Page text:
Congress is updating the Stigler Act, the federal law governing the transfer of lands allotted to citizens of the Cherokee, Chickasaw, Choctaw, Muskogee (Creek), and Seminole Nations, also known as the Five Tribes, before statehood. Amendments sponsored by Rep. Tom Cole passed the House and Senate, and are expected to be signed into law by the President.
These allotments are legally known as restricted status land. They are privately owned, subject to tribal jurisdiction, and exempt from state taxes. But they also have cultural and personal value.
“It's a tie back to the tribe that your family has always had, and people value that. They value having restricted Indian property in their families,” explained Sara Hill, Cherokee Nation’s Secretary of Natural Resources.
The Stigler Act made retaining land’s restricted status difficult, though. The original 1947 law required Indian land to be passed down to an heir with “one-half or more of Indian blood” in order to retain restricted status, and it applies only to the Five Tribes.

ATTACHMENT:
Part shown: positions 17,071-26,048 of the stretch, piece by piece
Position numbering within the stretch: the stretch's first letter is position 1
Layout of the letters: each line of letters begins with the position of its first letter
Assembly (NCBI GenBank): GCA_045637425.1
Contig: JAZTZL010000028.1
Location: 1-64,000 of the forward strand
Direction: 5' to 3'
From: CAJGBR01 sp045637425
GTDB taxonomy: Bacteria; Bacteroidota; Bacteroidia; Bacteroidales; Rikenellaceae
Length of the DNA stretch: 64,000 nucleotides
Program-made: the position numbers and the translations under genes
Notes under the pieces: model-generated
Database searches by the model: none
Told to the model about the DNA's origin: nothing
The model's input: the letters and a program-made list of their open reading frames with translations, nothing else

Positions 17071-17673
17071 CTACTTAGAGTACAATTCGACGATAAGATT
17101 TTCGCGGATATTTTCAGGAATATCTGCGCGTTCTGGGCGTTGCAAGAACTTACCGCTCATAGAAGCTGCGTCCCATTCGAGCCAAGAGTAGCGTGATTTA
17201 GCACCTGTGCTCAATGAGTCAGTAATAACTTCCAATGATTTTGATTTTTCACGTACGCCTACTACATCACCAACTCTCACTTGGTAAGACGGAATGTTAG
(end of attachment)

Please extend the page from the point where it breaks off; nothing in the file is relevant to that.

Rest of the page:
“As it stands now, if I am less than one half Cherokee, when that land passes from my parents to me it falls out of restricted status. It becomes another piece of Oklahoma,” explained Hill.
The Stiger Act is one of many laws designed to strip tribes of their land. Congress acted in numerous ways to dissolve reservations and divy up Indian territory before statehood in 1907. Parcels of tribal land were allotted to citizens of the Five Tribes through the Commission to the Five Civilized Tribes, which was created in 1893.
Because of the Stigler Act, most allotments have lost restricted status. About 80 percent of land within the jurisdiction of the Five Tribes was restricted status in 1916. Today it is less than 2 percent, according to the Cherokee Nation.
“The purpose of the law was to take land out of restricted status and get it onto the tax rolls. They were trying to eliminate the tribes,” Hill said. “It’s been really successful.”
The amended Stigler Act will allow land to be passed onto Five Tribes descendants regardless of blood quantum without losing restricted status. Hill and other proponents hope the changes will allow families to hold onto the tiny fraction of restricted status land left in Oklahoma.
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